Lessons Remembered: Differentiating forward from fast

Here you can clearly see how the horse has lengthened his stride, covering more ground.
Here you can clearly see how the horse has lengthened his stride, covering more ground, rather than just trotting faster.

Horse have their own rhythms. Run them off their feet and they look like a sewing machine. Ride them in the right tempo and you enhance their natural suspension.

Years ago when I was trying to teach one of my horses to lengthen at the trot, my trainer gave me a technique that really helped me differentiate between running my horse off his feet (fast) and making him forward.

She had me mark off two standards along the side of the ring. The first time we went through at a working trot she asked me to count the number of strides that my horse took between those standards. They should be a reasonable distance apart, say 15 to 18 strides.

The next time through she asked me to reduce the number of strides by one. Trotting faster doesn’t work. It’s amazing how many short, running strides you can fit into a set distance. Instead, you need to ask your horse to lengthen his stride.

Once I was able to consistently reduce the number of strides by one, she asked me to cut another. Then later, a third. How much you are able to lengthen your horse’s stride depends on his strength, his elasticity and his suspension. However, you are able to achieve more over time with sufficient practice.

Once you have reached the minimum number of strides between the standards, then start to add strides back in. Now you’re asking your horse to stay in an active trot but with shorter, more collected strides. Try to get back to your original “working” trot count and then add even more. Remember that “active” is a key word here.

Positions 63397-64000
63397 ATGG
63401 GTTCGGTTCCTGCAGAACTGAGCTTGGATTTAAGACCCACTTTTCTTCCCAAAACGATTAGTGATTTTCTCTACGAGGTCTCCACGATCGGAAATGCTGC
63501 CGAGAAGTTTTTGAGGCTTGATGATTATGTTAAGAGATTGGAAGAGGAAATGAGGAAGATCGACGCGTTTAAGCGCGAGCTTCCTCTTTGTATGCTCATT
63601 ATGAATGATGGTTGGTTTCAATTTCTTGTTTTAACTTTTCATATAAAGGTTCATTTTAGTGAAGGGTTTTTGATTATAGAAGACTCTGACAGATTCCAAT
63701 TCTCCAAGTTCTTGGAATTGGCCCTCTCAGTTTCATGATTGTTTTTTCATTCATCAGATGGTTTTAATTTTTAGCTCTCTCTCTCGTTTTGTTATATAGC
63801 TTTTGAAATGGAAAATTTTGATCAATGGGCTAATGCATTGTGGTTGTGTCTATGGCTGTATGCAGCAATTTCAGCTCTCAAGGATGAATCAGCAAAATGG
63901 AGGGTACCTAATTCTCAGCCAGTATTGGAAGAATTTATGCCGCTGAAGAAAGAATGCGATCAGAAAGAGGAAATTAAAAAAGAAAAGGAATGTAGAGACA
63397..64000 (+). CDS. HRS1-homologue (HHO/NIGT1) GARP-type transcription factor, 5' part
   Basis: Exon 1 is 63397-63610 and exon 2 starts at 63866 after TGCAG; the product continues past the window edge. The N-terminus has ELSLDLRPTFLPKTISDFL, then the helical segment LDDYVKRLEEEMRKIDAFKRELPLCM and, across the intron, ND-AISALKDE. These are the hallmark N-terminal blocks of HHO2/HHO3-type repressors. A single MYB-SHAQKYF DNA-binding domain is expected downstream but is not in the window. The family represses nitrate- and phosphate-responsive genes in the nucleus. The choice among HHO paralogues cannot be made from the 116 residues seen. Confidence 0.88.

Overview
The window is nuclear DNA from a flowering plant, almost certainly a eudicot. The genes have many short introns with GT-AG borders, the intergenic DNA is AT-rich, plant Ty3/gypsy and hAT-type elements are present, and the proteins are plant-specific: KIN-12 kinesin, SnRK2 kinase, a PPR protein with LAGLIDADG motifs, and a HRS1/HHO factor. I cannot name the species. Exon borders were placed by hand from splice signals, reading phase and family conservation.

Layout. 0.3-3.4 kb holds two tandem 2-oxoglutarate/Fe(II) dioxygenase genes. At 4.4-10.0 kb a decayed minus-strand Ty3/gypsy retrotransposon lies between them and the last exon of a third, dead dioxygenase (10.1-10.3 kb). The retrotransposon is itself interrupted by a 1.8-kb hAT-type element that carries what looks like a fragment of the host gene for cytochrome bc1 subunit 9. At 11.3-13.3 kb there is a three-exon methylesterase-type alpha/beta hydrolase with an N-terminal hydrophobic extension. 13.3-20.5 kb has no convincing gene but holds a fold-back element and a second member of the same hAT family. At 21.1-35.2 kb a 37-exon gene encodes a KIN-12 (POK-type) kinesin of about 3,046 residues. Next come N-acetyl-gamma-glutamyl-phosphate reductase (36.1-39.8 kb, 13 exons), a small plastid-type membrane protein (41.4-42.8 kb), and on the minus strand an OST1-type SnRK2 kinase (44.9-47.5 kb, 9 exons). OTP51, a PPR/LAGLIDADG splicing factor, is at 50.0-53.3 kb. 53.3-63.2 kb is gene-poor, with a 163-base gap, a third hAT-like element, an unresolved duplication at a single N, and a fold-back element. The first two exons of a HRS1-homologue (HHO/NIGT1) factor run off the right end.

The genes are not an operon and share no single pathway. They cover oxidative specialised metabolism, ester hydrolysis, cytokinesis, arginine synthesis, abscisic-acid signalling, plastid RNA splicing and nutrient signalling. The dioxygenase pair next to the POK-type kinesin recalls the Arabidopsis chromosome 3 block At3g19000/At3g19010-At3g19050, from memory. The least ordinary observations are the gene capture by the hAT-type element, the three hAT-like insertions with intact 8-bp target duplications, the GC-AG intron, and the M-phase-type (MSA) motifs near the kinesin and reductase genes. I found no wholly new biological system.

Once you’ve mastered the trot, try it at the canter.

I still do this exercise from time to time when I’m schooling my horse. It’s an excellent way to evaluate how well you’re able to lengthen and collect your horse’s stride.  Plus, it helps strengthen your horse’s hind end, work his back and improve his top line!

2 thoughts on “Lessons Remembered: Differentiating forward from fast

  1. I see you appreciate good riding! This is my student, Nel Siemsen on Loki, a horse I trained for a few years. Now Nel is showing him. They were very successful this year with a third level average over 68% — that was with three 59% from the beginning of the season when they were just starting to get their act together. 2009 was Nel’s first year showing 3rd level. And she had some success at 4th as well. Look for my upcoming book on how to achieve this or follow my blog posts at http://www.sunbornstables.com/blog.

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